Rabbi Akiva famously taught that “love your neighbor as yourself” is the great principle of the Torah, but its application requires effort and reflection. The Torah Temimah, an anthology of rabbinic references to Torah verses, notes two separate texts from the Talmud where “love your neighbor” is used to clarify that the execution of criminals is to be done in the swiftest way possible. In other words, love does not set aside the demands of justice, but guides us in the application of justice. This, to me, is quite profound: the Talmud recognize that even a criminal deserving of death is, in a very real sense, our neighbor, and not exempted from our moral obligations and sensibilities. We do not call for bloody retribution, but for justice, tempered not by mercy, as such, but by a concern for retaining our own humanity in the face of cruelty and murder.

If the Boston bomber is taken alive, let him be tried and punished fairly, precisely to show him, the world and ourselves we are never who our enemies say we are. Love- for the stranger, the neighbor and even the one deserving of severe punishment- will be our redemption, and is, I believe, stronger than any bomb or weapon. The love demanded by the Torah is neither foolish nor naive; it is, instead, our light and guidance in navigating a sometimes cruel and painful world.

With prayers for a Shabbat of healing and hope,




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Shemini: Shouting and Singing

Copyright 2013 Neal Joseph Loevinger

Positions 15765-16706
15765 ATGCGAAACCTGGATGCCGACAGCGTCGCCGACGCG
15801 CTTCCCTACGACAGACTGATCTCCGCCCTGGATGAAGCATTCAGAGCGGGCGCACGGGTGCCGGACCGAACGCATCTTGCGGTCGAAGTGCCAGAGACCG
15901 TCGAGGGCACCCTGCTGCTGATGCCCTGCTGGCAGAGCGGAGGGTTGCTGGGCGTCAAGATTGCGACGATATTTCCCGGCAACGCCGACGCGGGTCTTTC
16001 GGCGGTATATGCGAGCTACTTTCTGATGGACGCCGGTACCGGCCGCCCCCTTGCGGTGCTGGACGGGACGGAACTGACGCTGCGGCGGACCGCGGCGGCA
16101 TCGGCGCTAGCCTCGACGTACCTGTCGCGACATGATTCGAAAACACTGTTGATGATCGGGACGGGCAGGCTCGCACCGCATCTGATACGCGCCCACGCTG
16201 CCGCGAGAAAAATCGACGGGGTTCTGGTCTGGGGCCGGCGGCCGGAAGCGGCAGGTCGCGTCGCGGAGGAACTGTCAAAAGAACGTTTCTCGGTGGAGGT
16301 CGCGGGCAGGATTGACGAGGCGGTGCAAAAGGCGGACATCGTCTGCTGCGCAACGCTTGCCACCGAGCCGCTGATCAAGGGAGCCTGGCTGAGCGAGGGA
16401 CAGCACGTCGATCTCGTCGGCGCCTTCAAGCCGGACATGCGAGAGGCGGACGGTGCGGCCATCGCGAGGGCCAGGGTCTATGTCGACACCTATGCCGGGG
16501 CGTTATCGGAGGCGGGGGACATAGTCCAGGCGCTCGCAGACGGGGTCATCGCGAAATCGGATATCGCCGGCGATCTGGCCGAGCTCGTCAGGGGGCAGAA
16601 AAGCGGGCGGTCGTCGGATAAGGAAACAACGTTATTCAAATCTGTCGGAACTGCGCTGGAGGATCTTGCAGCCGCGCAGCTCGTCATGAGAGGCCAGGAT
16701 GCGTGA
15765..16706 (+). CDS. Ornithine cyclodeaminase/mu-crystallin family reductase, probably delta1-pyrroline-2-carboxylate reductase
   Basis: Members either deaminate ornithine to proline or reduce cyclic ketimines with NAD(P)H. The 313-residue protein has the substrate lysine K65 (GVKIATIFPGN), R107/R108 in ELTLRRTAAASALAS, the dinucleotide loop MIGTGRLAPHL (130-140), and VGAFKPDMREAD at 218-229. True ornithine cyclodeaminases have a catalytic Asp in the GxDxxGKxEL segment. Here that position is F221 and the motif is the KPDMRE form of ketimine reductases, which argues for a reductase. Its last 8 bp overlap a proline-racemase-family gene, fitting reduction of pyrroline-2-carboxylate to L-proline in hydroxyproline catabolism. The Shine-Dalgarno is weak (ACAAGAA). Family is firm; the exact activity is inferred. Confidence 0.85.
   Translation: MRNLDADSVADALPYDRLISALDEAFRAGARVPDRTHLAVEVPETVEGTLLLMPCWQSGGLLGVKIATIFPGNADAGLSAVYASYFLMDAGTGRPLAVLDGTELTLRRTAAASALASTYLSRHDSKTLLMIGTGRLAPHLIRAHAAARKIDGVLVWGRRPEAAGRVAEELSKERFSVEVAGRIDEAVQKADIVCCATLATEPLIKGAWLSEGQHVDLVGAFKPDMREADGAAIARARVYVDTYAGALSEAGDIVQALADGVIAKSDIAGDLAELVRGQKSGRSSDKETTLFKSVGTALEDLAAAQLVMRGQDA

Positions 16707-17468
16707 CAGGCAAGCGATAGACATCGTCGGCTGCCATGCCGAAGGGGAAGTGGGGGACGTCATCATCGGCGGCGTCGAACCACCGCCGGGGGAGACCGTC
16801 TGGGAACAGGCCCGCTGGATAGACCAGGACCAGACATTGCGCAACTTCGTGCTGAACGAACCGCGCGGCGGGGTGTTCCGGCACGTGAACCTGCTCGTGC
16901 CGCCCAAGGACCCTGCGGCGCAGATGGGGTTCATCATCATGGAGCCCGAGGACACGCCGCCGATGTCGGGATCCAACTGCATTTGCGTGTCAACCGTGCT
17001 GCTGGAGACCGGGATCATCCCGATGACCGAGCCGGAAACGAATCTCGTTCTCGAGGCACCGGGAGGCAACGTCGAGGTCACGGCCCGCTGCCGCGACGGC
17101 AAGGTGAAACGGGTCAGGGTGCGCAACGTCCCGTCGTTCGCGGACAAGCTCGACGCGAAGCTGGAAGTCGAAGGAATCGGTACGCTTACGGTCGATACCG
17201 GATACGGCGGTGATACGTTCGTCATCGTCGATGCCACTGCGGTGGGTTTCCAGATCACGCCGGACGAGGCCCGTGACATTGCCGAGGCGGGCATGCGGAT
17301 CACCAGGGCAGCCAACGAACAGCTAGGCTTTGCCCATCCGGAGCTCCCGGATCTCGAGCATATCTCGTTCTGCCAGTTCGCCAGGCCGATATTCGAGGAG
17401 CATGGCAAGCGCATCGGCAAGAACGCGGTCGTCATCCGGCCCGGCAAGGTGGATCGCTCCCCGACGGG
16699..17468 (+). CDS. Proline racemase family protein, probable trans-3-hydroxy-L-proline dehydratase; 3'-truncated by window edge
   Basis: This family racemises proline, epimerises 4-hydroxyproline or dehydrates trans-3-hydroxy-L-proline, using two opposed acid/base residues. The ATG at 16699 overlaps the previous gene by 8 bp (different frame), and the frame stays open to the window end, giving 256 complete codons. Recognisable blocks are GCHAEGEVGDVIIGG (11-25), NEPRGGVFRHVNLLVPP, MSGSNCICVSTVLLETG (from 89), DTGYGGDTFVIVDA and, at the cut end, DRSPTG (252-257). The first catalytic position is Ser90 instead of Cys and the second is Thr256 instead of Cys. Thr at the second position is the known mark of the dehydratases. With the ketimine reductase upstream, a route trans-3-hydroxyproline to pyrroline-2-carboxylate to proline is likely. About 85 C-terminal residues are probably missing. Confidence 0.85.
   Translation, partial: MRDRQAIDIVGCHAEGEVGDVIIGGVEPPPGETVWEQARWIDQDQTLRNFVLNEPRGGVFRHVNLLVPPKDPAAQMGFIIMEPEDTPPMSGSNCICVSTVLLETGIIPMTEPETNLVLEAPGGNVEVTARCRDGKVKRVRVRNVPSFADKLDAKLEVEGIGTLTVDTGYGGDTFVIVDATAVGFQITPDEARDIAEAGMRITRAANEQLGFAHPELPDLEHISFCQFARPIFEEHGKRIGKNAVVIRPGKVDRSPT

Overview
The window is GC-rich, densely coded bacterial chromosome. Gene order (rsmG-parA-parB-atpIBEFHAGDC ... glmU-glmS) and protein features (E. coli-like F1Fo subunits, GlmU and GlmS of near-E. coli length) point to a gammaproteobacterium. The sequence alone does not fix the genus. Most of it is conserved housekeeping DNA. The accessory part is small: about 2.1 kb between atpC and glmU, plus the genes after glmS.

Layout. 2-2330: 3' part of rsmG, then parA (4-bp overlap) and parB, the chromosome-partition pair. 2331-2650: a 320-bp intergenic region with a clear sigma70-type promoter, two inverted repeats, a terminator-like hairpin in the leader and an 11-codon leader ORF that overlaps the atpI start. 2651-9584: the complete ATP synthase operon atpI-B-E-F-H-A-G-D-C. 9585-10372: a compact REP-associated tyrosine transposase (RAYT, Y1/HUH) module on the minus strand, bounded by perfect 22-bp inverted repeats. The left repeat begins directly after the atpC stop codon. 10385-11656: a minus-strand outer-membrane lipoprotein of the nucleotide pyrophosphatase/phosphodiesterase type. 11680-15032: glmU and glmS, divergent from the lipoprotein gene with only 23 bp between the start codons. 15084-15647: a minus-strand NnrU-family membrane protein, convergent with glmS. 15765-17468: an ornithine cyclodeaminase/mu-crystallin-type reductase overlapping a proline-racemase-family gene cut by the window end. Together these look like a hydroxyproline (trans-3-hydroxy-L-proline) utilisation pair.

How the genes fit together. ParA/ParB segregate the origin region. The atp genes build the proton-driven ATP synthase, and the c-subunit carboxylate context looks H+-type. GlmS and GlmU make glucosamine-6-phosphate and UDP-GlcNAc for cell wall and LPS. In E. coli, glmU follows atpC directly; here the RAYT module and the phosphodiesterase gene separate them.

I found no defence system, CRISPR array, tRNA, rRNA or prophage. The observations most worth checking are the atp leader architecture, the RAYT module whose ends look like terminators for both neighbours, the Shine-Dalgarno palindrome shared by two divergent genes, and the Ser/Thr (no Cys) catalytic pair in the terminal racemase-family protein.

Torah Portion: Shemini

David whirled with all his might before the Lord; David was girt with a linen ephod. Thus David and all the House of Israel brought up the Ark of the Lord with shouts and with blasts of the horn. (2 Samuel 6:14-15)

Good afternoon! It’s good to be back on this beautiful day after a Pesach break.

Our Torah reading this week, Shemini, deals with the laws of priestly offerings and the inauguration of Aharon and his sons into the priestly service. Two of his sons die while offering a “strange fire” upon the altar; this episode has elicited much commentary. This frightening intersection of holiness and mortal danger is echoed in the haftarah, which tells the story of David bringing the Ark of the Covenant into Jerusalem: a man named Uzzah accidentally touches the Ark and is struck as were Aharon’s sons.

So that’s one connection between the Torah portion and the haftarah. Yet the haftarah goes on to tell not only of Uzzah’s death but also of the joyous parade into Jerusalem; as in the verse above and other verses, David and all the people were dancing, shouting, playing music and eating festive foods along the way. While this behavior seems to get David into a spot of trouble at home, the people rejoice with him.

Perhaps in choosing this text for the haftarah, the ancient rabbis meant us to see a balance between the detailed religious laws of our Torah portion- and the priestly rituals in general- and the spontaneous, emotional outpouring of David’s joy before the Ark. He was honoring God and symbol of the covenant, and danced and sang without regard to decorum or status or self-consciousness- this, too, has always been part of the spirituality of Judaism.

Sometimes we need a fixed practice to bring us into a contemplative or grateful or humble stance, but sometimes we need to shout and dance because that’s the only proper response to the gift of life itself. Sometimes we need a composed prayer because the words won’t otherwise come, but sometimes we need to express the content of our souls, whether it be joy or gratitude or lament or praise. If even a king can dance and shout before the Divine, how much more the rest of us!

Shabbat Shalom,